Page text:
All diplomatic efforts by the United States and others since have pushed for an Israeli withdrawal back to the “June 4, 1967 border,” that is, Israel’s retreat from all territories it forcefully occupied in 1967. Notwithstanding its annexation, Israel too accepted this principle. But the inability to agree on the details of withdrawal was the prime obstacle to an agreement on the “land for peace” model of the Israeli-Egyptian peace treaty.
Israel continued to engage diplomatically with Syria until the second term of the Obama administration. Obama’s failure to close the file on Israel’s occupation of the Golan and the West Bank then opened the door to Trump’s diplomatic gate crashing.
Trump’s blockbuster announcement itself will have little immediate practical effect. The renewal of diplomacy towards a Syrian-Israeli peace agreement has never been a more distant prospect. Israel will continue to settle. And Syria will see these moves as yet another indication of Washington’s inveterate opposition to Syrian and Arab independence.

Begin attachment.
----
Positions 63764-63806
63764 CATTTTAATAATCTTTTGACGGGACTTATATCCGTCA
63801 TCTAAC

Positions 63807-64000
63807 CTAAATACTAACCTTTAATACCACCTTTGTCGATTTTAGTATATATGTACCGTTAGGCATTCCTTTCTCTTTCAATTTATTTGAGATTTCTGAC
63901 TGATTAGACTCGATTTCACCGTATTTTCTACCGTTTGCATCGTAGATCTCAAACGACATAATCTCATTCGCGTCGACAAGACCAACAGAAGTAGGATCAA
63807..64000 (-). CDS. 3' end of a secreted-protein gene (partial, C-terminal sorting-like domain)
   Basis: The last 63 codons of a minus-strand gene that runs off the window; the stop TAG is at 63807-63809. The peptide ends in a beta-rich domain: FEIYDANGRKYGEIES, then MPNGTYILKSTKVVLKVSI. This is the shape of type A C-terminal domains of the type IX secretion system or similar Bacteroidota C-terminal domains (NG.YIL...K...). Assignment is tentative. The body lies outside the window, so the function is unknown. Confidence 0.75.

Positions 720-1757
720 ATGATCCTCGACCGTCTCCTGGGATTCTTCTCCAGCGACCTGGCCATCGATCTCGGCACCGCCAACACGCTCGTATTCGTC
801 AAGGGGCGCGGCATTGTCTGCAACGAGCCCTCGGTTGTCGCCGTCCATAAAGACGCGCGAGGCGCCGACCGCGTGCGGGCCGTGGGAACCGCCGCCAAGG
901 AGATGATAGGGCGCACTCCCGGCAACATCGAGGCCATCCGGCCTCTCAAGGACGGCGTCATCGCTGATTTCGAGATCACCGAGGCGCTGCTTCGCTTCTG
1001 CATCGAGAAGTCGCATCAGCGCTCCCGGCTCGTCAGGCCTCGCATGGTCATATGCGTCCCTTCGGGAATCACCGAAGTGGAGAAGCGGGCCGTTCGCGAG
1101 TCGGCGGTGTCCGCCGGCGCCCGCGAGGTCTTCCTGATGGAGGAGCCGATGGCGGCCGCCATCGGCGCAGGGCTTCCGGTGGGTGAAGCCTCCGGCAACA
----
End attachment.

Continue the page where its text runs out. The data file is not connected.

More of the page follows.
Recognizing Israel’s land grab not only destroys the diplomatic system governing Israel-Syrian relations, it also undermines a basic principle of the current crisis in Syria, where U.S. support for Syria’s territorial integrity will be subject to ever greater doubt. Trump’s decision will not go unnoticed in Ankara, which is now occupying parts of Syria, and looks to expand its occupation east of the Euphrates. Vladimir Putin, casting a wary eye on Crimea, annexed five years ago, can be forgiven a wry smile.
Netanyahu, like all world leaders, had reason to wonder whether the mercurial Trump would be an asset or a threat. That question has, at least for the time being, been answered.
Amid the Purim holiday season that celebrates the downfall of the Persians who persecuted the Jews, Trump appears as a messiah ready to answer Netanyahu’s most fervent prayers. His secretary of state, who has moved the U.S. embassy to Jerusalem, now breaks another taboo by visiting the Western (Wailing) Wall in East Jerusalem, creating a potentially lethal diplomatic and religious fait accompli.